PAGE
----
Sebastian Doplbaur, Lukas Matuschek, Sebastian Scholz and Thomas Steineder do not form a formal group and this is the first time they are presenting their works in a group exhibition. Their paths began to intersect at Vienna's die Angewandte (University of Arts and Crafts), and later the three of them founded a shared studio, which currently hosts around ten sculptors, designers, photographers and painters.
Bubbles in Bubbles
Artist: Lukas Matuschek, Sebastian Doplbaur, Sebastian Scholz, Thomas Steineder
Curated by and text: Matej Frank
Studio G21, Olomouc
The reflections on the surface of the bubble distort the image and bend reality. As the bubble inflates and flies, descends and rises, and finally bursts with a pop, it captures our attention and keeps us in tension. A similar tension, a play with reality and a certain spectacularity in simplicity is common to the paintings, photographs and sculptures of the four artists from the shared Viennese studio on Kröllgasse. Each of the quartet forms a bubble within the studio, which in turn is a bubble within the Viennese art scene, which is a bubble in itself.
Sebastian Doplbaur, Lukas Matuschek, Sebastian Scholz and Thomas Steineder do not form a formal group and this is the first time they are presenting their works in a group exhibition. Their paths began to intersect at Vienna's die Angewandte (University of Arts and Crafts), and later the three of them founded a shared studio, which currently hosts around ten sculptors, designers, photographers and painters. A play with reality is characteristic for the selected four artists, they often quote pop culture symbols, play with a blurred vision of the world both metaphorically and literally. Their activities are intertwined and the attentive eye cannot miss the occasional influence of the authors on each other. The Olomouc exhibition was composed with a certain amount of humour, both in the selection and creation of new works and in relation to the gallery's fragmented space. The artists are not afraid to disrupt the usual arrangement of the gallery with slight interventions, whether it is the apparent invisibility of the exhibition, the emphasis on the complicated exhibition space, the use of atypical places or the quotation of architectural elements.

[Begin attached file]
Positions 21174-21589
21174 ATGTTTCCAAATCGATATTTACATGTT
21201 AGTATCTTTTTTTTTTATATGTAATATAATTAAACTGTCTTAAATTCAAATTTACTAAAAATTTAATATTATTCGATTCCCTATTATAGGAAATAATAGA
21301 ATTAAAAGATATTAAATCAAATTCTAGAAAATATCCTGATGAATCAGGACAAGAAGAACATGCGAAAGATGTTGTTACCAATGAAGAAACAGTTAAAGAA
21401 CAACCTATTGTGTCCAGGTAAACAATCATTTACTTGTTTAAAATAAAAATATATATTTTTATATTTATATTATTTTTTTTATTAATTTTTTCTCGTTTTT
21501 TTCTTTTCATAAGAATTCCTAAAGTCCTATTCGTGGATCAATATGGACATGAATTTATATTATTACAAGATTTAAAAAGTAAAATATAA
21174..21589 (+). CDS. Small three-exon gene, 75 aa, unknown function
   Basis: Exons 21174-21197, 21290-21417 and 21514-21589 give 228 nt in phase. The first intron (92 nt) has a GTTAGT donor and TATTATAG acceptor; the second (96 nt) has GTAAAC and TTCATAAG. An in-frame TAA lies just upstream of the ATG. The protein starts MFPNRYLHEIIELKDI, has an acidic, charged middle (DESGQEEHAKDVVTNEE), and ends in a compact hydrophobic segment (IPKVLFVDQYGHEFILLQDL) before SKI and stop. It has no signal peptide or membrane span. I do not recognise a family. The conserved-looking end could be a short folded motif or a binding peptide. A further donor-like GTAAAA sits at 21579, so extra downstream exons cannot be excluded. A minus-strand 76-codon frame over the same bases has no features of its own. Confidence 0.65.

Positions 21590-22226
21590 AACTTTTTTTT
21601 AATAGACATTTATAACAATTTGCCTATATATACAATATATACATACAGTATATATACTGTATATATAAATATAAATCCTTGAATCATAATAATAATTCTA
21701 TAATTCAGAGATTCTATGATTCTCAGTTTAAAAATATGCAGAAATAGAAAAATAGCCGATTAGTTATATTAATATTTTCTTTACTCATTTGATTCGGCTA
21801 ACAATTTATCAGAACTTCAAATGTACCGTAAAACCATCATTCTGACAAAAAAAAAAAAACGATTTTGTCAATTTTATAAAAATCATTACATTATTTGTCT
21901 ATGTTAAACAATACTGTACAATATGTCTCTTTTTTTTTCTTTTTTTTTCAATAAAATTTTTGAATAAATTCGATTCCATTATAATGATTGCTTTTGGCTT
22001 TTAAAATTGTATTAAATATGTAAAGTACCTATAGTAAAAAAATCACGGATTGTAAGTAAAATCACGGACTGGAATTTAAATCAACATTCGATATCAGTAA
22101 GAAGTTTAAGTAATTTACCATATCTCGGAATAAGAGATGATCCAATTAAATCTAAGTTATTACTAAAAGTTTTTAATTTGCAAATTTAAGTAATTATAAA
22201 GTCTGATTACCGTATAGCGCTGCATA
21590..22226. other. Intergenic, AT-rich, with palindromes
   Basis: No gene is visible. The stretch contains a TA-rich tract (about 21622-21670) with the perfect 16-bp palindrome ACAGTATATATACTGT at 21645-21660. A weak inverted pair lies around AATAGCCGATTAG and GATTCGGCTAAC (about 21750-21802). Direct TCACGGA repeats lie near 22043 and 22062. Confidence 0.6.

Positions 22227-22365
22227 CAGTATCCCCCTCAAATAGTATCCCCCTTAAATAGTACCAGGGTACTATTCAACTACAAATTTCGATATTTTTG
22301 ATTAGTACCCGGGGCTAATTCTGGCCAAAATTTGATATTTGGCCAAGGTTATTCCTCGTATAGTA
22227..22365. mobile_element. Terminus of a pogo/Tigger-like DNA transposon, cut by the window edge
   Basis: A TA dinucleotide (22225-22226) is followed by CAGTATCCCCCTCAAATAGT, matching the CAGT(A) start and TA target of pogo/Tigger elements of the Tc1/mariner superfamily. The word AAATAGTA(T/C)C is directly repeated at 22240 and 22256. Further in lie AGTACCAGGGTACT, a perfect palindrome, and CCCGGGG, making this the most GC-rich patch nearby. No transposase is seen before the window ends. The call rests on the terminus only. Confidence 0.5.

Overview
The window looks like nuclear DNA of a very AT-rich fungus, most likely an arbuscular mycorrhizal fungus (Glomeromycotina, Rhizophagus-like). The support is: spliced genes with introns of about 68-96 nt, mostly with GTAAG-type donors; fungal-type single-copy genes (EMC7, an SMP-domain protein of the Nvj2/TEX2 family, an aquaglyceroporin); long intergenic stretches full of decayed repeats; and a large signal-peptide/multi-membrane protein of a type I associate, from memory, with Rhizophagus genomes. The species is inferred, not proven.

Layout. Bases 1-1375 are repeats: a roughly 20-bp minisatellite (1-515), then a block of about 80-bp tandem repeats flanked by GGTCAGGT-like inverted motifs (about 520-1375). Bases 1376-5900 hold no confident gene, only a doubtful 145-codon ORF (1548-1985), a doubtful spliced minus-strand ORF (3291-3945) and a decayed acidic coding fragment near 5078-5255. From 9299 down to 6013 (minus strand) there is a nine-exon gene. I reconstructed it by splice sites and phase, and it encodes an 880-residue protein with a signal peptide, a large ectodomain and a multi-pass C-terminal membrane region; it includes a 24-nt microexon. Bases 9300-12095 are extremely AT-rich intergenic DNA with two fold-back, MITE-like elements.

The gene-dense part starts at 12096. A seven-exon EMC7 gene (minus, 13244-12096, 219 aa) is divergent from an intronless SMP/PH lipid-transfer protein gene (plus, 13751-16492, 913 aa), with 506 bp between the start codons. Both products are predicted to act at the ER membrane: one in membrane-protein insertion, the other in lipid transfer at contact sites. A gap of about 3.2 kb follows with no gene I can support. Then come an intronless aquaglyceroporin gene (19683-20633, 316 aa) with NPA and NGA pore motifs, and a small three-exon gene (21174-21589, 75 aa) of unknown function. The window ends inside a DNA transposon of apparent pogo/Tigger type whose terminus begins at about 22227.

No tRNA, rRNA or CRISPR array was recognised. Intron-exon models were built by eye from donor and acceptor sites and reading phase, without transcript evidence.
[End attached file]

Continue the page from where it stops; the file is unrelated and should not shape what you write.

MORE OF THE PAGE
Sebastian Doplbaur moves away from his foundation as a painter, often working with admitted raw materials. He combines their character and apparent craftsmanship with a subversive sense of humour. This may not always be clear to all, but alongside the obscurity it is equally familiar.
Despite the fact that Lukas Matuschek's characteristic works are painting installations, he avoids working with oils, acrylics and brushes. In a multi-step process, he transfers inkjet prints from domestic printers of various brands onto canvases and sololite panels, creating a kind of collage of interpenetrating colour surfaces. The blurred fields often feature familiar objects and details of everyday situations as well as cutouts of landscapes or urban environments.
The softness of shapes, quotations from pop culture and domestic furnishings, and a certain dreamy playfulness of playgrounds are common to Sebastian Scholz's series of objects. Scholz combines well-known shapes and motifs in his paintings and sculptures - maquettes as well as puddings and other objects. However, he cleverly wraps them in an almost surrealistic veil of material and scale transformations.
By manipulating the film negative and experimenting with the photographic medium both in front of and away from the camera lens, Thomas Steineder engages in a dialogue with the origins of photographic creation, but responds in a sovereign contemporary language. Throughout the creative process, he uses coordinated chance to present us with multi-layered images that blur the line between what is the photographed object and what is a raw intervention into one of the many stages of developing a photograph.
Photo: Lukas Matuschek